St Andrew Scottish Society
of New Mexico

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Scottish-American Holidays

Dates to Celebrate Scotland and Being Scottish

January 1st - Hogmanay (Scottish New Year)

One tradition is to spend the last day of the year cleaning because having a dirty house at midnight is bad luck.  Another tradition is to hold hands with crossed arms and sing Auld Lang Syne at midnight.  In Scotland, businesses usually take both the 1st and the 2nd day of January off. 


January 25th - Burns Night

Rabbie (Robert) Burns was a very famous Scottish poet.  Around the date of his birth, Scots everywhere honor him and hold dinners that include reading his work, haggis, Scotch and a whole list of fun customs and rituals.  Burns Night is the biggest event the SASSNM hosts annually.


Note: Although March 17th, St Patrick's Day, is a celebration of Ireland and being Irish, many Scots don their tartan kilts with accessories and honor our Celtic brotherhood.  


April 6th - Tartan Day

In the U.S. and Canada, we celebrate our Scottish history on the same day that the Declaration of Arbroath was signed in 1320, which declared Scottish Independence.  Put on Scottish clan tartan kilts and sashes, listen to pipes and drums, watch Highland dancers, eat and perhaps share a wee bit of single malt Scotch.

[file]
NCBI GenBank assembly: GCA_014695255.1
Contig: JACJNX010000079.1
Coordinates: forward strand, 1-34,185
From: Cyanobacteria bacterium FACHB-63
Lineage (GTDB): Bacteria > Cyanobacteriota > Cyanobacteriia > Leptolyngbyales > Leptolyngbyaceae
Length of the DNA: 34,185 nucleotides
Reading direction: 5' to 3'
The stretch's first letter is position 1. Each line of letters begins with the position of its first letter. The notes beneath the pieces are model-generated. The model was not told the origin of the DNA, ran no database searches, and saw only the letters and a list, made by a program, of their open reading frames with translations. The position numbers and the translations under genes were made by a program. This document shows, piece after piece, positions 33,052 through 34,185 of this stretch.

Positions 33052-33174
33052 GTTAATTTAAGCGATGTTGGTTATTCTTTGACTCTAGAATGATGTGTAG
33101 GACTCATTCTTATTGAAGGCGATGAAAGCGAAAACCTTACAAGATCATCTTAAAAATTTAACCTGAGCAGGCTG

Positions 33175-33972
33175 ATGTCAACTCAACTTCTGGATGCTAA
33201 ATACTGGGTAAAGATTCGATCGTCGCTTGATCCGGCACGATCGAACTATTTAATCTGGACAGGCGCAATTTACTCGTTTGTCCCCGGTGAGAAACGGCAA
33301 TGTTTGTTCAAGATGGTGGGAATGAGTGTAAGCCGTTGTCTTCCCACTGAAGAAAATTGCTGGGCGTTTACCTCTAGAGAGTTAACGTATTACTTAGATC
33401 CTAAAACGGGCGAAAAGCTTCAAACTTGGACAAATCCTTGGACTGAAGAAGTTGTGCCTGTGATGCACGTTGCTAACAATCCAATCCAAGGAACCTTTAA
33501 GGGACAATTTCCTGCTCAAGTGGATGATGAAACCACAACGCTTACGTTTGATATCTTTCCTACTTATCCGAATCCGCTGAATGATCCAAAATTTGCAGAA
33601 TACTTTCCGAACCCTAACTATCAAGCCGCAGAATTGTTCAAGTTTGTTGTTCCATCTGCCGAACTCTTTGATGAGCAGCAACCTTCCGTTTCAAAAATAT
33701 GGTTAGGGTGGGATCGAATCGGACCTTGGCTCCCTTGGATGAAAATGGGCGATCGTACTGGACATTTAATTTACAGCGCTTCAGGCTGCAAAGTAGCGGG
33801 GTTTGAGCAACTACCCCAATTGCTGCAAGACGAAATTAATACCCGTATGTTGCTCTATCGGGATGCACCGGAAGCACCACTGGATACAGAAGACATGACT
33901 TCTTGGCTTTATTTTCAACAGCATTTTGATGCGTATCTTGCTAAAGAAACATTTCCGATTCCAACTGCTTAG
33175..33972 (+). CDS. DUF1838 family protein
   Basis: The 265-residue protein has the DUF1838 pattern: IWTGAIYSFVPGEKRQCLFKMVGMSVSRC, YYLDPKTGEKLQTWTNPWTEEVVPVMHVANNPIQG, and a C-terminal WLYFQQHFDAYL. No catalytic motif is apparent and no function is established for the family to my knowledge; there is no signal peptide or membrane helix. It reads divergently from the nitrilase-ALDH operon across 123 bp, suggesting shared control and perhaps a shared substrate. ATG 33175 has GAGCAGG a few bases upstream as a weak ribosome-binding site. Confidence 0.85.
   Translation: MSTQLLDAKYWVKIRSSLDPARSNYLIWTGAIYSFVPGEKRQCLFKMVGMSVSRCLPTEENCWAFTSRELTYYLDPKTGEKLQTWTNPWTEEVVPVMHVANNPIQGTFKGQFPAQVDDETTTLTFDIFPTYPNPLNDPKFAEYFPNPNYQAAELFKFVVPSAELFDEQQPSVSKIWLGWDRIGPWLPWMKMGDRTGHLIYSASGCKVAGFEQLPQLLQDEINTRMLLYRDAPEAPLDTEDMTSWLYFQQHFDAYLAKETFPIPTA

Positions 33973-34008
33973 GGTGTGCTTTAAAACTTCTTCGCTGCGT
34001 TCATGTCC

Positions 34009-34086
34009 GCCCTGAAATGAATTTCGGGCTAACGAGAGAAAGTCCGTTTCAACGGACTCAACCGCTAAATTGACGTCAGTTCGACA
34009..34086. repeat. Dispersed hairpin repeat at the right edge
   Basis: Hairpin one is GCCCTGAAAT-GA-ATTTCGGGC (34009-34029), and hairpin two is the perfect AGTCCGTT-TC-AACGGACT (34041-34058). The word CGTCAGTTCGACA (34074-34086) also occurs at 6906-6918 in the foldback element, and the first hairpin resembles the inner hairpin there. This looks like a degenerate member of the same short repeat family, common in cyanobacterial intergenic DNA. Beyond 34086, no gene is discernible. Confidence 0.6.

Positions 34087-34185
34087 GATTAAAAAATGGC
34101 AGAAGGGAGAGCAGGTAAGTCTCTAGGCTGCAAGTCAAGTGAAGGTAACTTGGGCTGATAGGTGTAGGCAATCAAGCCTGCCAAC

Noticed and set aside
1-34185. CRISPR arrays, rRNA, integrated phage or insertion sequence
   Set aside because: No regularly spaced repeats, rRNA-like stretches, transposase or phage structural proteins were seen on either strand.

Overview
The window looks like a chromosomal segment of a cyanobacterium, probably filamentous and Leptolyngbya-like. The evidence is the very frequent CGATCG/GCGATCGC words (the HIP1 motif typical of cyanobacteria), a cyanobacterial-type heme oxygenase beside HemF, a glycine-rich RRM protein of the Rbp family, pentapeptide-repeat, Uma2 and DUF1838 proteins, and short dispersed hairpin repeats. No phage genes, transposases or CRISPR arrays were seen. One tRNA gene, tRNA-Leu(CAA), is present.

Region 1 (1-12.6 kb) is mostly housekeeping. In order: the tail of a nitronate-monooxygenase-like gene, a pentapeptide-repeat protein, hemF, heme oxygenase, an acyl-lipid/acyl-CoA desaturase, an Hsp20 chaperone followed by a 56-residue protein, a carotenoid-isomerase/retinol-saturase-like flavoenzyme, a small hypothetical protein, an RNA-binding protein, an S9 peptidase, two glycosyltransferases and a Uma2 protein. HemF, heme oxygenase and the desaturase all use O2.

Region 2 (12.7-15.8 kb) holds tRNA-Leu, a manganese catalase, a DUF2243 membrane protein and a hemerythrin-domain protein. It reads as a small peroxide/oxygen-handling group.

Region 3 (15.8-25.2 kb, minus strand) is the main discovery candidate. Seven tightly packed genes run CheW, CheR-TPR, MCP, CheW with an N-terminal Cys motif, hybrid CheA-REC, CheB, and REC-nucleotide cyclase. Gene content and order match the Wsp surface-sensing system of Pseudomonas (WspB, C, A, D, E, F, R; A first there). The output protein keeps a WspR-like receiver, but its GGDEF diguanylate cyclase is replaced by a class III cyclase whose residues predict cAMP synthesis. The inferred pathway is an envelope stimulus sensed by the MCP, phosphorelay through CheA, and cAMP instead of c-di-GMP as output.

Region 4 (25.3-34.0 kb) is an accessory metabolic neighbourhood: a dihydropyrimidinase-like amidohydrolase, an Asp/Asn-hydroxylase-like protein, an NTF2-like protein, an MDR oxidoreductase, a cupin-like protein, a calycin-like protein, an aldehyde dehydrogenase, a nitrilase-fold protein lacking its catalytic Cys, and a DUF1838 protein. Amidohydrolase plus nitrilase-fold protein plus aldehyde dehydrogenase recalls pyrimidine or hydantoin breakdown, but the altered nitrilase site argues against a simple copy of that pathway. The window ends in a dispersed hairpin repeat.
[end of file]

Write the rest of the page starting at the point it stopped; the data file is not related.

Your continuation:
Note: Scotland Week or Tartan Week is from April 1st through the 7th.  The month of April is National Scottish-American (or Scots-American) Heritage Month.  


November 30th - St Andrew's Day

The National Day of Scotland is St Andrew's Day and this holiday is very important there.  Andrew was one of the 12 apostles.  The Scottish flag IS the cross of St Andrew, also known as the Saltire.  The white cross is diagonal because it is said that Saint Andrew believed himself unworthy to be crucified on a cross like that of Christ.  Obviously, the SASSNM honors him in our very name.


Note: The Kirkin o the Tartan (blessing of tartans) can be held either near St Andrew's Day or near Tartan Day.  Celebrating Scottish heritage through multiple annual Kirkin events is encouraged.  Most are held at churches and include a pastor/priest offering a prayer of blessing over tartans.

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